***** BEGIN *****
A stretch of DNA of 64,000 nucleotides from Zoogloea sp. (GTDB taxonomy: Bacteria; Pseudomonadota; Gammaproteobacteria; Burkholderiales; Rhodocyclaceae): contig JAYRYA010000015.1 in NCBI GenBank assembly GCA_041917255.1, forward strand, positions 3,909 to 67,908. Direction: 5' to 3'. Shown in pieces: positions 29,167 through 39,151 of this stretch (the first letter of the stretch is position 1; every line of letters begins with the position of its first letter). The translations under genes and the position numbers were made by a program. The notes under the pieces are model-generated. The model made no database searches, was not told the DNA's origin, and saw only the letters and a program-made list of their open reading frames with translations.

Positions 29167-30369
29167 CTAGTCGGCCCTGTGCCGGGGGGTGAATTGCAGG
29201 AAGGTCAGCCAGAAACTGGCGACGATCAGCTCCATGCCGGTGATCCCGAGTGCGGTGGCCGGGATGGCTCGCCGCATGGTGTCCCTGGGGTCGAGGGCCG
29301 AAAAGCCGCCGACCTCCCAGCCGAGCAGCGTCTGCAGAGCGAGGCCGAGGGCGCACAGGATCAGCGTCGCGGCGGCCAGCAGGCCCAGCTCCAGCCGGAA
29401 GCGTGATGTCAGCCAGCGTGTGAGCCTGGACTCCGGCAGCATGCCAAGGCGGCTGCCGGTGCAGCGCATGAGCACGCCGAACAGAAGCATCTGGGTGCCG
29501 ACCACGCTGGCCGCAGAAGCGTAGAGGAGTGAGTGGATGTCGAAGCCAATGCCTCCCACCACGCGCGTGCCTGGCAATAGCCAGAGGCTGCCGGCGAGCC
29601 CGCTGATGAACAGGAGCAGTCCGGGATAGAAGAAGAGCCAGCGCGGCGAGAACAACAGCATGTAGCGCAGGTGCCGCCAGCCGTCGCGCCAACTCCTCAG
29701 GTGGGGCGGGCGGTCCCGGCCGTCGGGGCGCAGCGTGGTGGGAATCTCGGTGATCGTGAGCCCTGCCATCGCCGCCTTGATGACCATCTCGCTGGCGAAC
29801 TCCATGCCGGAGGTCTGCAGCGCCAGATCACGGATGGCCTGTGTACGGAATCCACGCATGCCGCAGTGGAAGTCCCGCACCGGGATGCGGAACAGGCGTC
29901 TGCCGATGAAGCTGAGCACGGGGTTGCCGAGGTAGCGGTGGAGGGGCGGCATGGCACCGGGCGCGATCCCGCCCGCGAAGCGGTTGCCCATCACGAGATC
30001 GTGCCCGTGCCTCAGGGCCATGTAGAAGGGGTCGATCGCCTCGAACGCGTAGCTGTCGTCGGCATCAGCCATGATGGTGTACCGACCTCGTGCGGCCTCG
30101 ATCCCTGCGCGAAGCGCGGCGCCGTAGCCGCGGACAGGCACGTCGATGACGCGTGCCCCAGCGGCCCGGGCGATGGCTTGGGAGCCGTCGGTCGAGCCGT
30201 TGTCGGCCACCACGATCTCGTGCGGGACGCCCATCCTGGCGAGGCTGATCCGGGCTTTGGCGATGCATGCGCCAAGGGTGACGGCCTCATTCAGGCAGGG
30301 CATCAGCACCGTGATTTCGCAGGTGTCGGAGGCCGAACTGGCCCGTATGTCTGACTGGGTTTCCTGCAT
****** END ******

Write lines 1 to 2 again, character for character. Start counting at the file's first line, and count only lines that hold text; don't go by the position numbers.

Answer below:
A stretch of DNA of 64,000 nucleotides from Zoogloea sp. (GTDB taxonomy: Bacteria; Pseudomonadota; Gammaproteobacteria; Burkholderiales; Rhodocyclaceae): contig JAYRYA010000015.1 in NCBI GenBank assembly GCA_041917255.1, forward strand, positions 3,909 to 67,908. Direction: 5' to 3'. Shown in pieces: positions 29,167 through 39,151 of this stretch (the first letter of the stretch is position 1; every line of letters begins with the position of its first letter). The translations under genes and the position numbers were made by a program. The notes under the pieces are model-generated. The model made no database searches, was not told the DNA's origin, and saw only the letters and a program-made list of their open reading frames with translations.

Positions 29167-30369